Children's Mental Health eReview
“I think it’s great to be tying in research with practice, especially when we are targeting at-risk and vulnerable populations who may need all the help they can get.” ~eReview author
What is an eReview?
This “informative, free and accessible” online publication uses a “holistic approach” to integrate research and practice expertise to improve services and promote children’s mental health. Each “easy to read” issue of Children's Mental Health eReview features “good research-driven articles” and “perspectives [from] different professionals who have done work in their communities” through a series of articles that are “directly related to” diverse fields of practice. The “use of images [keeps] the publication from feeling ‘academic’” and diverse articles “from people with varying expertise and perspectives” result in a narrative that is “engaging and understandable” and contains information that readers “would not normally have access to read.”
Recent issues have addressed “cascading cognitive and physiological aspects of trauma on children” through “up-to-date research and data on critical topics related to children and families.”
All eReview Issues
- Children in Common: Ensuring the Emotional Well-Being of Children When Parenting Apart (4.2 MB PDF) — November 2015 — Evaluate this issue.
- Parents and Stress: Understanding Experiences, Context and Responses (1.9 MB PDF) — Evaluate this issue.
- Children with Incarcerated Parents: Considering Children’s Outcomes in the Context of Complex Family Experiences (5 MB PDF) — June 2013 — Evaluate this Issue!
- Risk and Resilience in Homeless Children (1.1 MB PDF) — April 2013 — Evaluate this Issue
- How trauma 'gets under the skin': Biological and cognitive processes of child maltreatment (1.3 MB PDF) — March 2013 — Evaluate this Issue
- The Impact of Trauma on Infants (2.3 MB PDF) — January 2012 — Evaluate this Issue
- Creating Trauma-Informed Systems of Child Welfare (1.2 MB PDF) — March 2011 — Evaluate this Issue
- Historical Trauma and Microaggressions: A Framework for Culturally-Based Practice (885 K PDF) — October 2010 — Evaluate this Issue
- What is Trauma and Why is it Important? (1 MB PDF) — March 2010
- Attachment Relationships and Adoption Outcomes (1.7 MB PDF) — August 2009
What are our readers saying?
“After I started reading Risk and Resilience in Homeless Children I couldn't stop. Excellent work.”
“I gained a greater understanding of the situation for the children of the incarcerated parent(s).”
“They have all been interesting and informational. I want to learn all I can when working with children. I have been working in my field for 19 years and I can still learn more.”
“They are accessible to we who are non-academics. They make me think of how I can use the research...so many topics, so little time...Keep it up!”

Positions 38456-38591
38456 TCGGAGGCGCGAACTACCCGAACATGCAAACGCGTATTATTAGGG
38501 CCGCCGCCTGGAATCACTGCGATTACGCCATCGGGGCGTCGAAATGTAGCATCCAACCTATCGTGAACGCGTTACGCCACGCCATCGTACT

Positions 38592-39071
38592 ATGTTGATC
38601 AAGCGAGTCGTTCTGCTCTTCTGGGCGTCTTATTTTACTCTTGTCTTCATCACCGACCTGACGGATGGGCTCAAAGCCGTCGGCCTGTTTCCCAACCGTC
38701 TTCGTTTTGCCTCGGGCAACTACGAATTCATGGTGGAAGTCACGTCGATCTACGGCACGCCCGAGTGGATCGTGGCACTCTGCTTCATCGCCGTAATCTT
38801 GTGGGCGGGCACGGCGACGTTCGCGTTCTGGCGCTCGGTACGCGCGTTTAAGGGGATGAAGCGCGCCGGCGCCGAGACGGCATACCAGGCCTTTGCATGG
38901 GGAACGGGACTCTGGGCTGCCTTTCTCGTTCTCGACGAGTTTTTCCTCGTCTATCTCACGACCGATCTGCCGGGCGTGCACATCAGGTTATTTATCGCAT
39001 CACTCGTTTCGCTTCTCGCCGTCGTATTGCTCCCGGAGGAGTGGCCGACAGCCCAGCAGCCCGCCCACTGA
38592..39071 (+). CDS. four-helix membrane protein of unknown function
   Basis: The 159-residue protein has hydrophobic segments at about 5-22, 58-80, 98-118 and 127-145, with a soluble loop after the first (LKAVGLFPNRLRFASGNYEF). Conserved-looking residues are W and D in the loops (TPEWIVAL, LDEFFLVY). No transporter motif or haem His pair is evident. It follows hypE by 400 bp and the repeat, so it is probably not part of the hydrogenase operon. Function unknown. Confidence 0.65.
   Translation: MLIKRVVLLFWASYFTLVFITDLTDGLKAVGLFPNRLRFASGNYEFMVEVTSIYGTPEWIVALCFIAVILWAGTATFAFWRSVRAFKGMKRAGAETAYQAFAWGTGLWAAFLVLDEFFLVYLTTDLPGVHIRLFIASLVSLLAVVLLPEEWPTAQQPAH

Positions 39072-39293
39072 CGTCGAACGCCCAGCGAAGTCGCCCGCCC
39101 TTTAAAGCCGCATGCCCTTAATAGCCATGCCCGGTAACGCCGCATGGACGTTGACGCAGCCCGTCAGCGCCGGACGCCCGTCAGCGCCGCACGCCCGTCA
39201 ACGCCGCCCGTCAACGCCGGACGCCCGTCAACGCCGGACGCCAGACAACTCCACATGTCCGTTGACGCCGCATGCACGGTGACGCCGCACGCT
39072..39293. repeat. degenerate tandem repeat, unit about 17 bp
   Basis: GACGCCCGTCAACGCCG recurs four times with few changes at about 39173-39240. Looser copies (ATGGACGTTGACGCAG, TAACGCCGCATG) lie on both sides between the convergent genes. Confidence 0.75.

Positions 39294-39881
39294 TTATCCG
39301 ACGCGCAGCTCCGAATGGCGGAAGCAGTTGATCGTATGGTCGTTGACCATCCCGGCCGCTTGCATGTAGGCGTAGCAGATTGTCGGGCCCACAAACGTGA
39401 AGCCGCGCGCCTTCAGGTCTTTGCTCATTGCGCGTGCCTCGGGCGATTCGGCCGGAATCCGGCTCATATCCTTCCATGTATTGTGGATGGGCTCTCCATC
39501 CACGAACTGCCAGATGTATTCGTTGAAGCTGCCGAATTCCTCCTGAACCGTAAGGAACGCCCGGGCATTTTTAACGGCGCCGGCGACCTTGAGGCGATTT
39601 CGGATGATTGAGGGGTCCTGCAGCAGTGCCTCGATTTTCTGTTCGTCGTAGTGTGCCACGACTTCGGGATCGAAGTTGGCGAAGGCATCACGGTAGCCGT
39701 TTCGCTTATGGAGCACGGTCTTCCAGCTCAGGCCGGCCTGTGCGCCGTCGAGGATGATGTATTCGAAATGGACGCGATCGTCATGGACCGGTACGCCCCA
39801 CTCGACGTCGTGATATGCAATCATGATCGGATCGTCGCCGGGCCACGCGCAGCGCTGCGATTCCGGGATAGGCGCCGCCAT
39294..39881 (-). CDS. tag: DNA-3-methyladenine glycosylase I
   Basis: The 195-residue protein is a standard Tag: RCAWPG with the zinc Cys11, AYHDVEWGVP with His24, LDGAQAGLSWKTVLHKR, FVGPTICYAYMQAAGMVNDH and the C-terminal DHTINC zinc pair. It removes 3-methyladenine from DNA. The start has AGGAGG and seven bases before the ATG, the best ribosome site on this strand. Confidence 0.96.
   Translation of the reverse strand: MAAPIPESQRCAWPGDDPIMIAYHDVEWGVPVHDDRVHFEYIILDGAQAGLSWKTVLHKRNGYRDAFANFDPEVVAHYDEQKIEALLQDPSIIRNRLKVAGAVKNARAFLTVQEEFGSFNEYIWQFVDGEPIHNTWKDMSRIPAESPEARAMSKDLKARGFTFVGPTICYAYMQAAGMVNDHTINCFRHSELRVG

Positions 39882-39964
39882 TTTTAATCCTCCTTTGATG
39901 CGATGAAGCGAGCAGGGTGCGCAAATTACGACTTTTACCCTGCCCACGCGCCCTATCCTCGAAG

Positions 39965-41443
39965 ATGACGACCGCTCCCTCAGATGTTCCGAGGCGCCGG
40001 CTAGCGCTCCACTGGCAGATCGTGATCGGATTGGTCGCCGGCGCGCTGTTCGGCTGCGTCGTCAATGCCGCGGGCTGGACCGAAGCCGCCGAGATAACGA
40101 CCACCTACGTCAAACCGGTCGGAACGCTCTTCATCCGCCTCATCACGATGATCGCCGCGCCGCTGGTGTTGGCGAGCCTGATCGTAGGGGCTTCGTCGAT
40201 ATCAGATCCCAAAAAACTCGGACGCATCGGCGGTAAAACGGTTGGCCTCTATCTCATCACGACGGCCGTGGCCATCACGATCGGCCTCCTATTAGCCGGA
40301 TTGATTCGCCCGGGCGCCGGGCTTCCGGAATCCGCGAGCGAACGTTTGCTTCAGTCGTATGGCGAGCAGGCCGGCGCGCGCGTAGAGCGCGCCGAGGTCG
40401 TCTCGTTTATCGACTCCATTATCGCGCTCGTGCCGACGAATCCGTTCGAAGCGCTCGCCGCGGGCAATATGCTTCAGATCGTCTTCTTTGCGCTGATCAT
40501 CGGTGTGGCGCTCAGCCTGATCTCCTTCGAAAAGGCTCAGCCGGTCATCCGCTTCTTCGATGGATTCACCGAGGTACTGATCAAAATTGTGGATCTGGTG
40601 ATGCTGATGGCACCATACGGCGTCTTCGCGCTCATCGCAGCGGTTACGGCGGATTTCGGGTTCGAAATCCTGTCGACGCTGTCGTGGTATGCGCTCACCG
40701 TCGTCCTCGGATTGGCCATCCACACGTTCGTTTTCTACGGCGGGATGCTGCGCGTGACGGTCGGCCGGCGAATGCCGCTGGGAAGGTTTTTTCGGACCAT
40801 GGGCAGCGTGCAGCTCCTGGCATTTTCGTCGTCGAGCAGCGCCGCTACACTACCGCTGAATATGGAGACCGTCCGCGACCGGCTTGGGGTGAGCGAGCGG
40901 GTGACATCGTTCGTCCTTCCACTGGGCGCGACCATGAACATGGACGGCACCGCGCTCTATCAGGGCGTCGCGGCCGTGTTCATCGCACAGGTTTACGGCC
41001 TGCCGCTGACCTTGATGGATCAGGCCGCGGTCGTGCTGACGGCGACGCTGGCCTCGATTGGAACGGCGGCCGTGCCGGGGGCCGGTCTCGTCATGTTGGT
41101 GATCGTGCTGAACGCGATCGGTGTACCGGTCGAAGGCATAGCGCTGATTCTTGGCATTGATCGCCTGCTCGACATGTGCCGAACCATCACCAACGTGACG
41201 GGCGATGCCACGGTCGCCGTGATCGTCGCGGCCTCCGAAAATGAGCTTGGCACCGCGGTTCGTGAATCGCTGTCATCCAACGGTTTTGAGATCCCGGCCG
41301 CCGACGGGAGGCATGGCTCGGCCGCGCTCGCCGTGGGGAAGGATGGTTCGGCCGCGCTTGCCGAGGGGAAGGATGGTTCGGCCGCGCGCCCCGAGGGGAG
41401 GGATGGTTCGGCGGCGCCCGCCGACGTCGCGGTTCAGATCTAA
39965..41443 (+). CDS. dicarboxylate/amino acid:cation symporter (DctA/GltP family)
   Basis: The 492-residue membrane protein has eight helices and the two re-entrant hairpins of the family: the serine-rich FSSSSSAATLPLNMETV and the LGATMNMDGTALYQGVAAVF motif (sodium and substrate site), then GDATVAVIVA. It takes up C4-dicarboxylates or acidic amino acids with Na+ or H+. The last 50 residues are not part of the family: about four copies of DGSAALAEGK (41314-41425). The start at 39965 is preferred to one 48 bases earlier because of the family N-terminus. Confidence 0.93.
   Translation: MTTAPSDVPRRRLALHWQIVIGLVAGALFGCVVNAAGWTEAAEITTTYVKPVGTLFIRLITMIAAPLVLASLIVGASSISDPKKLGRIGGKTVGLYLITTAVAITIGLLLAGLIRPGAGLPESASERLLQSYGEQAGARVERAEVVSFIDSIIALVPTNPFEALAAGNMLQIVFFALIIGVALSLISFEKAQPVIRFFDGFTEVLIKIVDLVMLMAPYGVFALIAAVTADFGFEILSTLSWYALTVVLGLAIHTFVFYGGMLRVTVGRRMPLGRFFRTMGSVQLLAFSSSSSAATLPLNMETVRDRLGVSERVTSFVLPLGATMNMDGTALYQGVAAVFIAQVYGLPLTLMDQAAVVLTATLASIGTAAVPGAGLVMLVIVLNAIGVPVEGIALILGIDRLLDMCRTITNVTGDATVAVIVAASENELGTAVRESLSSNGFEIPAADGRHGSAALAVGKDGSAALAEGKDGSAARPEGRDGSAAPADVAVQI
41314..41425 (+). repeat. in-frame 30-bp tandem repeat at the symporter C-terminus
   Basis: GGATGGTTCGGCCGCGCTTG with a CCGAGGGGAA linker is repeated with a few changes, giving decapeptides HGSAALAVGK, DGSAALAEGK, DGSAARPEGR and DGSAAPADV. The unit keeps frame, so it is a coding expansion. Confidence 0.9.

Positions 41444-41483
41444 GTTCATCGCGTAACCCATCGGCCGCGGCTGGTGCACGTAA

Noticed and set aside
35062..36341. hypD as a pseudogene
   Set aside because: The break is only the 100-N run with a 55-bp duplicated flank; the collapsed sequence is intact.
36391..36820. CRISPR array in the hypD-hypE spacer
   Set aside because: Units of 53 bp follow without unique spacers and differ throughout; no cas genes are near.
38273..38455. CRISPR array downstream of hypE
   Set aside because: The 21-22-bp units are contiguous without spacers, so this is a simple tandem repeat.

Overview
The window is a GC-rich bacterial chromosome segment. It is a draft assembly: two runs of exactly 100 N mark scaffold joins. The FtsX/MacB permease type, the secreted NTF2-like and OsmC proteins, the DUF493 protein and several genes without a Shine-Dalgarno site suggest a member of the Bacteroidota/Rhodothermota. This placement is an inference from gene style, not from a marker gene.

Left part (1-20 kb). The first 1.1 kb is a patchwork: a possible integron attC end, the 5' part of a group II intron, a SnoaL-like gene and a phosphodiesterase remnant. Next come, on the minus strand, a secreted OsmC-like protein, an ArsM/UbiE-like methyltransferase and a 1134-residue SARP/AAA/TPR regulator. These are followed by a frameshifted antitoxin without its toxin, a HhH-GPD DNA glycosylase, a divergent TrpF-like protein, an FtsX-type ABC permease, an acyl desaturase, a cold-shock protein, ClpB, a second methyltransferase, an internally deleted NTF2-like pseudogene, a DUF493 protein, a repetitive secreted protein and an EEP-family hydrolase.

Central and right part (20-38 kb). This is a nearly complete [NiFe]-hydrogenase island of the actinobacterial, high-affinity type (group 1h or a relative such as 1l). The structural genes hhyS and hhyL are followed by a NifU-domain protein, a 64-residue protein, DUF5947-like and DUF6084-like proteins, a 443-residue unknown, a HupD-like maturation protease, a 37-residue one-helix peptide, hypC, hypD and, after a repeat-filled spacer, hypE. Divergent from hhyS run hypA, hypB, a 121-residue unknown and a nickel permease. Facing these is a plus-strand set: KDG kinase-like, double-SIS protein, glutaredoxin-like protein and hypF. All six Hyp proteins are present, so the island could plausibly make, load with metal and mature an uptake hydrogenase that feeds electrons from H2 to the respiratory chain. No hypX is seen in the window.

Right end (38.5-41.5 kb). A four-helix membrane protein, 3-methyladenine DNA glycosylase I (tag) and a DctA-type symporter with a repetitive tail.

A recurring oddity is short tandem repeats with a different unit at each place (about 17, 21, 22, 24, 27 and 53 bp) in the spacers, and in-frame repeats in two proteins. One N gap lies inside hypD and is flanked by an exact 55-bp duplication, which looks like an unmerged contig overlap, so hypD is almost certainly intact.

Who leads the eReview?
Because the eReview is an Extension-wide effort, there is an eReview Leadership Team made up of professionals from across Extension who lead the development, editing, and production of the eReview.
Meet the eReview Leadership team:
- Silvia Alvarez de Davila, Extension Educator — Center for Family Development
- Sarah Cronin, Graduate Research Assistant — Center for Family Development
- Trudy Dunham, Research Fellow — Center for Youth Development
- Mary Hennen, Program Leader — Community Vitality
- Mary Jo Katras, Extension Educator — Center for Family Development
- Sara Langworthy, Extension Educator — Children, Youth & Family Consortium
- Mary Marczak, Applied Research and Evaluation Specialist — Center for Family Development
- Cari Michaels, Extension Educator — Children, Youth & Family Consortium
- Judy Myers, Extension Educator — Children, Youth & Family Consortium
- Kjersti Olson, Extension Educator — Center for Family Development
- Sharon Powell, Extension Educator — Center for Family Development
- Jennifer Skuza, Assistant Dean — Center for Youth Development
- Kate Walker, Extension Specialist — Center for Youth Development
Interested in being an author?
“[Writing for the eReview] helped me see a bigger picture of the applicability of my research. It allowed me to see why my research matters, especially for the practitioners involved in helping these kids.”
Participate in the dynamic process of writing, editing, and responding to research by serving as a research or community author. Contact Cari Michaels at email@example.com.
If you have an idea for a topic or program you’d like to feature, submit your ideas here.
What are our authors saying?
“[Writing for the eReview] personally gave me satisfaction to write about such a prevalent topic that was of interest to me”
“I’m always looking for opportunities to expand the larger community’s understanding of the needs of these kids.”
“[The eReview provided] a great perspective in how my research could and should be used in practice.”
“It was such a great opportunity, especially since I’m no longer in the academic setting to be able to integrate what I do clinically and have it be informed by research.”